My last blog was reportedly the last of the expedition, and I suppose now as I sit reclused at home in Cheshire, that would be accurate. I should be at Camp 2 or Camp 3 at the moment for our final acclimatisation rotation right now- but that doesn’t matter. The ordeal is over; or at least for my family. Sadly for Nepal, the long and convoluted road to recovery is only just beginning.
Since the 25th of April when tragedy literally swept down the mountain, for the second consecutive year, I guess I had to be resilient and deal with the situation. Mentally, I had to numb myself- it was not the time to break down or sit idle. Toughening my skin to sights and experiences that will stay with me for life, for the wrong reasons. But when I got on the flight home via Doha, that locked-up emotion found a crack in the seams.
Thousands across Nepal lost their lives in the quake but three lives in particular have not left my mind- three of our team who were killed at base camp whilst we made our way to the comparative relative safety of Camp 1. Pasang Temba, Kumar Rai and Tenzing Bhote. Ang Kajji, one of the climbing Sherpas, has also broken his arm. I continuously question why they were taken from their families and not me. Simple fate or innocent logistics could have had me and the rest of my team at base camp when I am certain most of us would have been wiped out too. I believe that the majority, if not all, of the fatalities occurred in the central area of base camp which was most directly hit by the avalanche from Pumori. We would have been in our own tents, torn by large rocks and buried under ice, or in our mess tent, a mangled mess of steel thrown about ten metres into the next camp. As one team member said, we’d probably have seen the approaching tower of snow and just zipped up the tent door- beknown to the deceiving 200mph winds and wall of snow carrying rocks, ice and boulders.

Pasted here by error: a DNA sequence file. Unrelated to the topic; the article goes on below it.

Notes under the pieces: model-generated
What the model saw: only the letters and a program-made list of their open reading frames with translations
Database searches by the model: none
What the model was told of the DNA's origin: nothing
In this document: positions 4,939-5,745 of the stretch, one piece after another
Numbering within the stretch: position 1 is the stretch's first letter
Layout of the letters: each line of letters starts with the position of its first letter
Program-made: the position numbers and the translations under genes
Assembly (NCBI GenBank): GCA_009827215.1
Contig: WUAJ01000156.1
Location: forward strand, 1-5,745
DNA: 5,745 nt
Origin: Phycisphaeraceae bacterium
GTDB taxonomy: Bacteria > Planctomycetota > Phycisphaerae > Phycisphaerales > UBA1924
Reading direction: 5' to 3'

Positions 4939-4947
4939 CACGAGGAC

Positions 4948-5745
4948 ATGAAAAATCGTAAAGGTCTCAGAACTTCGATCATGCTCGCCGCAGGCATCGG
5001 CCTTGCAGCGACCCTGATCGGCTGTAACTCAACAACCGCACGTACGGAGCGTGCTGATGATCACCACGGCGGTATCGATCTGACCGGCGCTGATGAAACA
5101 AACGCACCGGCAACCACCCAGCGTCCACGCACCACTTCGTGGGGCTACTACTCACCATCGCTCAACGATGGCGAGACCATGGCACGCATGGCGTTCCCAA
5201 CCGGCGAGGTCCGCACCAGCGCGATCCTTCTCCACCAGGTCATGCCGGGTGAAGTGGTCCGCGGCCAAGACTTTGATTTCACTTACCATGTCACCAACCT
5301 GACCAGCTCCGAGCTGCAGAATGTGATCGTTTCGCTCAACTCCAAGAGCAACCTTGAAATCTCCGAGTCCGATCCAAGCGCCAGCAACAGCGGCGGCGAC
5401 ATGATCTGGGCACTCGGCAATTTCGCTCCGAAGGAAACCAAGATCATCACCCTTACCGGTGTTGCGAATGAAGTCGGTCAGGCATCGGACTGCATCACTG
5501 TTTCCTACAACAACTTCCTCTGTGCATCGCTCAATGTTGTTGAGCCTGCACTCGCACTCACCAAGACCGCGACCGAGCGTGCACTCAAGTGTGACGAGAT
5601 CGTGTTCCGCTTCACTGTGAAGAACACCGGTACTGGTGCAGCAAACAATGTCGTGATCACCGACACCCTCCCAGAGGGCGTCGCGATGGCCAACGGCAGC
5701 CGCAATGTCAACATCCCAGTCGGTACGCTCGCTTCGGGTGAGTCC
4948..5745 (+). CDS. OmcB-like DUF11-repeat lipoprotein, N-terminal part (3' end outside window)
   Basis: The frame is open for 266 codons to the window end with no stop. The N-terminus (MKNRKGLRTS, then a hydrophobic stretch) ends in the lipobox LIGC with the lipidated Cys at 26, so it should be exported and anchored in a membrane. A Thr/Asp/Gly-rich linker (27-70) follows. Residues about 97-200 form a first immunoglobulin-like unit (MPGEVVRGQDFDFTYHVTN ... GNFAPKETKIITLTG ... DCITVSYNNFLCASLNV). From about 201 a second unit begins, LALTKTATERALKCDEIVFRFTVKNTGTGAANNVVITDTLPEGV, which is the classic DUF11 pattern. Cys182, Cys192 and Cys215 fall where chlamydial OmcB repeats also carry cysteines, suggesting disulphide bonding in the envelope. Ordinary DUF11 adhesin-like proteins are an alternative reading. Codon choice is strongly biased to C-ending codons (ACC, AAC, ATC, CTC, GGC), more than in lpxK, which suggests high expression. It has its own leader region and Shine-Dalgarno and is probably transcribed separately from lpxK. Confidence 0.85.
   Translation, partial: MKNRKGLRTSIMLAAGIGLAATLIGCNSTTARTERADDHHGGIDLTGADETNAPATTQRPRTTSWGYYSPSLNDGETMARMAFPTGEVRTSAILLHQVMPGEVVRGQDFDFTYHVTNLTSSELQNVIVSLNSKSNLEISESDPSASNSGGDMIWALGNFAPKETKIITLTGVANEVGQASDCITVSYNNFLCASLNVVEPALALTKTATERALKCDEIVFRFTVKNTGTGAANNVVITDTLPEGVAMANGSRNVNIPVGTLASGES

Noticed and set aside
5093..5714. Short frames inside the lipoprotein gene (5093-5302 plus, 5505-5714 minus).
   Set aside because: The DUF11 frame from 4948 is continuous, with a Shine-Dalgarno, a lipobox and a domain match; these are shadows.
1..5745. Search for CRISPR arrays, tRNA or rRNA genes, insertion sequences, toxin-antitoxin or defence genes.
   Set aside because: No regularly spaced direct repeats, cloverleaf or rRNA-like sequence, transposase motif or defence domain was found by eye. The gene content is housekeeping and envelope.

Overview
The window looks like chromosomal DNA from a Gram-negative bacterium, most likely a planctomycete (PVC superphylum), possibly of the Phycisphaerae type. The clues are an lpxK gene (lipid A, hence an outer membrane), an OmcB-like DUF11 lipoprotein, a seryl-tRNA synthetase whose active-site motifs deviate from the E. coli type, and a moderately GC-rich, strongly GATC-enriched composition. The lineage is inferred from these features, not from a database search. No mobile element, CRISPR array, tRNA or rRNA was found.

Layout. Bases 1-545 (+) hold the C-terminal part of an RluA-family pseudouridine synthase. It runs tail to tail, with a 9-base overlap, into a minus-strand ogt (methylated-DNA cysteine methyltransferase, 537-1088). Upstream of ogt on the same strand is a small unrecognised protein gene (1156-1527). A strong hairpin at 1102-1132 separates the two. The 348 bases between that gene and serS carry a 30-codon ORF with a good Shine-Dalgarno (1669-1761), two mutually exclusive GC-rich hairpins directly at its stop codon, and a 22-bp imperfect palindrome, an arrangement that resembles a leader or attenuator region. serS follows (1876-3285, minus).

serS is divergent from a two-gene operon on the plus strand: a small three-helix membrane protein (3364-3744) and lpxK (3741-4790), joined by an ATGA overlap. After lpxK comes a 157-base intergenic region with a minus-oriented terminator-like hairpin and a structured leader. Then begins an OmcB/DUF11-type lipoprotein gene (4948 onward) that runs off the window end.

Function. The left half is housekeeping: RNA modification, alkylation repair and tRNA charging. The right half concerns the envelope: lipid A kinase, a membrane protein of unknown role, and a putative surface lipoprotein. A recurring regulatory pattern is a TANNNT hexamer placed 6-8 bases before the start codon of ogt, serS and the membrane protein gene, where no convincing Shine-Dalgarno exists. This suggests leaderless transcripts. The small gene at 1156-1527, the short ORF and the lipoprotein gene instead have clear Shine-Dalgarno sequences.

I will never know why I was spared and given life. But I know that whatever it is, I have been kept here to serve a purpose and that’s to make the biggest difference I can, savour life, and smile like Kumar always did. And right now, to fundraise for people who give so much yet have now lost everything in their lives.
Already I am being asked whether I will return to Everest. Being a speaker and ambassador trying to inspire people to achieve their dreams, it would be hypocritical if I then stopped trying- but ultimately life is precious and the risk shouldn’t outweigh the willpower. Many are saying to me ‘third time lucky!’ but the mantra of us creating our own luck, doesn’t apply to Everest. The mountain doesn’t care how hard you’ve worked or trained. Most of all, my luck is that I’m home. I’m already thinking of new adventures and challenges that will mean something to me, but there’s very little that hasn’t already been done within my reach. Put simply, I’m clearly not destined towards mountaineering, and I’m the sort of guy who can train 30 hours a week yet get lapped by the guy who lifts weights once a week and spends the weekend getting sh*t-faced. If strength is not my asset, then I need to find one.
Seen as I can’t summit it, in a few weeks I will climb the height of Mount Everest on my bike- 29,035ft of ascent in one continuous effort, less than 24 hours. This will involve multiple repeated ascents of one of the high passes in the Lake District. Hopefully it will raise more funds for Nepal too.
Over £4,900 raised for the Himalayan Trust UK now. Thankyou all for your incredible generosity- I’m extremely grateful that so many people have donated at a time when it’s so urgently needed.
Bye for now,